Allergy to wheat gluten is quite common. One way to determine if gluten is causing problems is to avoid it strictly for several weeks to see if any change occurs. Another method is to have a blood sample taken and tested for gluten antibodies. While a blood test for wheat allergy could be negative, there may be reactivity to digestive by-products of wheat.
The gluten-free diet requires a completely new approach to eating. With practice, screening for gluten becomes second nature and people learn to recognize which foods are safe and which are not.
A gluten-free diet means avoiding foods that contain wheat (including spelt, triticale, and kamut), rye, barley, and possibly oats or, in other words, most grain, pasta, cereal, and many processed foods. Despite these restrictions, people with celiac disease can eat a varied, well-balanced diet, including bread and pasta. Instead of wheat flour, for example, people can use potato, rice, soy, or bean flour. Gluten-free bread, pasta and other products are available from specialty food companies.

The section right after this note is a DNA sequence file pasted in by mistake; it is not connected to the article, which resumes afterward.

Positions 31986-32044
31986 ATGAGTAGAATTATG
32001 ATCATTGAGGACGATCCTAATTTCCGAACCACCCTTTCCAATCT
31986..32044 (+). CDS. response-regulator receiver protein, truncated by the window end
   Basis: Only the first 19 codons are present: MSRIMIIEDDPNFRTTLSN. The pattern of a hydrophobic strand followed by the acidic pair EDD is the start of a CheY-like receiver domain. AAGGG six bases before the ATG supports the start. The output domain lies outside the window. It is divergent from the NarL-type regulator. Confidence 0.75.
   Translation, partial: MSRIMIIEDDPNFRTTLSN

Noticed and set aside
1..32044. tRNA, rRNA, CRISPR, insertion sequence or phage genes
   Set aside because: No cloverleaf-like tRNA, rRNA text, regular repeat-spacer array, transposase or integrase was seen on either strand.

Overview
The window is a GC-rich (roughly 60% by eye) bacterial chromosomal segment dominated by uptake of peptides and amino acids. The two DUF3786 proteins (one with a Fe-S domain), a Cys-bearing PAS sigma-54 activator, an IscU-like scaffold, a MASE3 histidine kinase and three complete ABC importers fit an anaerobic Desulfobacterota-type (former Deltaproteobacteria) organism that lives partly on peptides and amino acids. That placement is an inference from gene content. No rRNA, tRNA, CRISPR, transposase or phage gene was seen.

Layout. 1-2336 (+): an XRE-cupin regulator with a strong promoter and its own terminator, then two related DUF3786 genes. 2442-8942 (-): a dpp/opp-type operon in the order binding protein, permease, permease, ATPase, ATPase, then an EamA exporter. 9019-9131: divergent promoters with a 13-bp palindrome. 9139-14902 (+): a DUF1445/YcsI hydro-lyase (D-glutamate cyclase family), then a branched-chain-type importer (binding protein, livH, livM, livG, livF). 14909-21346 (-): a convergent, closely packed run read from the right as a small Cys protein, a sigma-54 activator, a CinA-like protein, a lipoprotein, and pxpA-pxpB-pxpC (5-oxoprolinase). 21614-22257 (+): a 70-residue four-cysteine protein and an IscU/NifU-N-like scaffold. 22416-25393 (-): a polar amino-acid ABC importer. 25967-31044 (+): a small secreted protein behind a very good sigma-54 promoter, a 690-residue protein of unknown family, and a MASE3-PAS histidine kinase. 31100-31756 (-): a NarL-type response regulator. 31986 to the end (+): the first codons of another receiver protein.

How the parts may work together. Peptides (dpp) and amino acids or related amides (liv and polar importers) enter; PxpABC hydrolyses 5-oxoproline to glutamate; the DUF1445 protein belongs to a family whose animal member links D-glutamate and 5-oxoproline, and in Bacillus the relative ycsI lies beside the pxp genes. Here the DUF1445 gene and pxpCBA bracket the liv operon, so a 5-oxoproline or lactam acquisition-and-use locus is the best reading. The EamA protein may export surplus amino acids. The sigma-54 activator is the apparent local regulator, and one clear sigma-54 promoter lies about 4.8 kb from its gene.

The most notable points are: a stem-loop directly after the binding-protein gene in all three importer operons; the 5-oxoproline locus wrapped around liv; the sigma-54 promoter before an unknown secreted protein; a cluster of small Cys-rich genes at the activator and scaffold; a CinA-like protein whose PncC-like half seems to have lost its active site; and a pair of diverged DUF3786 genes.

Some celiacs are able to eat oats without having a reaction but others are not. Plain meat, fish, rice, fruits, and vegetables do not contain gluten, so people with celiac disease can eat as much of these foods as they like. Examples of foods that are safe to eat and those that are not are provided below.
EXAMPLES OF A GLUTEN-FREE DIET
The following list shows examples of many foods that are allowed or avoided, but it is not a complete list. It is important to read all food ingredient lists carefully to make sure that the food does not contain gluten.
Allowed: Coffee, tea, carbonated drinks, wine made in U.S., rum, some root beer.
Avoid: Ovaltine, malted milk, ale, beer, gin, whiskey, flavored coffee, herbal tea with malted barley.
Allowed: Fresh, dry, evaporated, or condensed milk; cream; sour cream; whipping cream; yogurt.
Avoid: Malted milk, some commercial chocolate milk, some nondairy creamers.
MEAT, FISH, POULTRY